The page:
airport surveillance cameras, credit card transactions,
airline reservations and telephone calling records. The data
would be filtered through software that would constantly
look for suspicious patterns of behavior.
Feds Building Internet Monitoring Site
January 23, 2003
The center, which has been in development for the past 15
months, is a key piece of the White House's national
cybersecurity strategy and represents a major leap in the
federal government's effort to achieve real-time tracking of
the Internet's health.
FBI to snoop on network backbones?
WorldNetDaily, Feb 18, 2003
Civil-liberties groups are urging Congress to cut off future
funding for a Federal Bureau of Investigation program that
allegedly would expand its wiretapping authority to include
communications sent over Net backbones or wireless devices.
FBI Pulls Open Net For Wiretapping
Apr 4, 2003, AP
NEW YORK - Wiretapping takes on a whole new meaning now that
phone calls are being made over the Internet, posing legal
and technical hurdles for the FBI as it seeks to prevent the
emerging services from becoming a safe haven for criminals
and terrorists. The FBI wants regulators to affirm that such
services fall under a 1994 law requiring phone companies to
build in surveillance capabilities. It also is pushing the
industry to create technical standards to make wiretapping
easier and cheaper.
U.N. group seeks control of Internet
November 18, 2003, The Washington Times, John Zarocostas
Cable taps into wiretap law
March 16, 2004 By Ben Charny Staff, CNET News.com :
Vernon Irvin, executive vice president at security vendor
VeriSign, said during a recent interview that his company
had signed a deal with a "major cable operator" in the
United States to help it follow CALEA. He did not identify
the provider, but the source tagged Time Warner as the
company. A Time Warner representative did not have an
immediate comment. Irvin, however, did assert that other
cable companies are sure to follow. That's because the FBI
has made public a far-reaching proposal to require all
broadband Internet providers--including cable modem and
digital subscriber line (DSL) companies--to restructure
their networks to support easy wiretapping by police.
Big Brother Wants to Monitor Your Internet Activity
Capitol Hill Blue, By TED BRIDIS, Mar 14, 2004
Technology companies should be required to ensure that law
enforcement agencies can install wiretaps on Internet
traffic and new generations of digital communications, the
Justice Department says.
FBI pushes for broadband wiretap powers ISPs, Net phone
services would all have to rewire
MSNBC, By Ben Charny, Updated: March 12, 2004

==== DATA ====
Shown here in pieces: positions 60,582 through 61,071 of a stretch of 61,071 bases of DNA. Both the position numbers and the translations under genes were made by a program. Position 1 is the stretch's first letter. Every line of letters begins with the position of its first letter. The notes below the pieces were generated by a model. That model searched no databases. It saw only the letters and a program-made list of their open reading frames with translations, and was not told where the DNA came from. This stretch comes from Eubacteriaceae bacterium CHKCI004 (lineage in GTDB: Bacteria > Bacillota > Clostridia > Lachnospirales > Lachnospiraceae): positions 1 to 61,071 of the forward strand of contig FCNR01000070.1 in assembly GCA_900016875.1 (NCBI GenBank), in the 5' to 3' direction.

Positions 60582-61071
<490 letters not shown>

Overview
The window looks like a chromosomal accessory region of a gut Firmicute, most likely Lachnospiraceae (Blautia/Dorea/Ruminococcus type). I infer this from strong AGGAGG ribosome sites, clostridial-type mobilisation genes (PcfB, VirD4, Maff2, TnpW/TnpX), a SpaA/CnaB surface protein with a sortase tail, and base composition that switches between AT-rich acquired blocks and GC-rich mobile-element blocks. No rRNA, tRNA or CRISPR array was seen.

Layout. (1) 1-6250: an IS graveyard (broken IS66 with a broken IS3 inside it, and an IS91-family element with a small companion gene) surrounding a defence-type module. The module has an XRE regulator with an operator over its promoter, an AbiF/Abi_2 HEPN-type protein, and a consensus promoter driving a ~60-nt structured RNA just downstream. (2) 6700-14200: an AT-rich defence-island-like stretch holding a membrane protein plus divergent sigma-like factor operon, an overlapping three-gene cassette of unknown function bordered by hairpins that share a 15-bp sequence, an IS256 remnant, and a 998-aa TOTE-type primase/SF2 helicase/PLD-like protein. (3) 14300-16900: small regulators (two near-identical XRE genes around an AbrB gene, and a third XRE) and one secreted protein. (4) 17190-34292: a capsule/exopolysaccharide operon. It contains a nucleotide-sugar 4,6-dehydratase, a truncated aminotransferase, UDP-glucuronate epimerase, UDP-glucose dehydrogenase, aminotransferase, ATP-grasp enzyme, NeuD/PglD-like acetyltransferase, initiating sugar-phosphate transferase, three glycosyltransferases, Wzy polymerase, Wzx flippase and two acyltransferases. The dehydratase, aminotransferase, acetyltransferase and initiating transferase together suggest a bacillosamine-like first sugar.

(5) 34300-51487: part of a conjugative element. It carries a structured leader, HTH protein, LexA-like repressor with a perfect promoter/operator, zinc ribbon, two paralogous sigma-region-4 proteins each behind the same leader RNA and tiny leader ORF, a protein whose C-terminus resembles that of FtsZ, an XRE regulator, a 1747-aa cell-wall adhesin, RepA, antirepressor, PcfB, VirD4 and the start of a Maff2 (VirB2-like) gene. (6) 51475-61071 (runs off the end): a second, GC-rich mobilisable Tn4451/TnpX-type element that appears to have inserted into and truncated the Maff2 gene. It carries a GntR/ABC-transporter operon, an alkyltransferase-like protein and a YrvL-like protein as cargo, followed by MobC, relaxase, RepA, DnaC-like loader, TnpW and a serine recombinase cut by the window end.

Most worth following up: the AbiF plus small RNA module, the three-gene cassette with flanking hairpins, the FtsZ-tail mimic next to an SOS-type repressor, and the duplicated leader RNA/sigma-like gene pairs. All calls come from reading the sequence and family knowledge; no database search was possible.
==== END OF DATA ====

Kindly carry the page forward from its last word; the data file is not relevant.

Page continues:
The FBI's request to the Federal Communications Commission
aims to give police ready access to any form of
Internet-based communications. If approved as drafted, the
proposal could dramatically expand the scope of the agency's
wiretap powers, raise costs for cable broadband companies
and complicate Internet product development. Legal experts
said the 85-page filing includes language that could be
interpreted as forcing companies to build backdoors into
everything from instant messaging and voice over Internet
Protocol (VoIP) programs to Microsoft's Xbox Live gaming
service. The introduction of new services that did not
support a back door for police would be outlawed, and
companies would be given 15 months to make sure existing
FBI Plans To Track Suspects with Data-Mining Techniques
Technology News: Networks: FBI Plans To Track Suspects with
Data-Mining Techniques, By Gene J. Koprowski, TechNewsWorld
03/17/04 11:22 AM PT:
Internet data, whether it is transmitted via a digital
subscriber line (DSL), cable modem or dial-up modem, mixes
and mingles with packets of data from thousands of other
users. "As a result, any surveillance of Internet activity
necessarily will encompass eavesdropping on pipelines of
traffic of hundreds of nontargeted users to have any chance
of successfully observing one 'individual of interest,'"
Belgian police to snoop internet lines
Expatica News, 16 April 2004
BRUSSELS - The League of Human Rights has slammed a
"scandalous" move by the Belgian government to begin
snooping on private email communications on the country's
high-speed internet lines...................................
Belgian press reports Friday claimed that unlike phone taps,
which are applied to a specific line, the snooping on
high-speed internet lines would involve the filtering of all
email traffic in order to intercept the targeted user.
Wiretapping the Web
MSNBC/August 13, 2004 By Brian Braiker Newsweek
"As if hacking worries weren't enough, two recent legal
developments have raised further fears among Web privacy
advocates in the United States. In one case, the Federal
Communications Commission voted 5-0 last week to prohibit
businesses from offering broadband or Internet phone service
unless they provide Uncle Sam with backdoors for wiretapping
access. And in a separate decision last month, a federal
appeals court decided that e-mail and other electronic
communications are not protected under a strict reading of
Cyber Fears on Fed's Web Plan
New York Post, August 15, 2004, by Hilary Kramer
"August 15, 2004 -- With little fanfare, the Federal Reserve
will begin transferring the nation's money supply over an
Internet-based system this month — a move critics say could
open the U.S.'s banking system to cyber threats."
Cyberspace Gives Al Qaeda Refuge
Los Angeles Times/August 15, 2004, Douglas Frantz,
Pushing Fear for Total Control of the Internet and the End
of Freedom of Press and Speech
We're all going to have to rethink how we deal with the int-
ernet. As exciting as these new developments are, there are
a number of serious issues without any kind of editing func-
tion or gatekeeping function...." -- Hillary Rodham Clinton,
as quoted by James Hirshen in "Government Getekeepers Come
After the Internet"
Back to TROLL Cams: The "All-Seeing" Eyes of GOG
Back to GOG watch
"Does the Brotherhood exist?" "That Winston, you will never
know. If we choose to set you free when we have finished
with you, and if you live to be ninety years old, still you
will never learn whether the answer to that question is yes
or no. As long as you live, it will be a riddle in your
mind." -- 1984 by George Orwell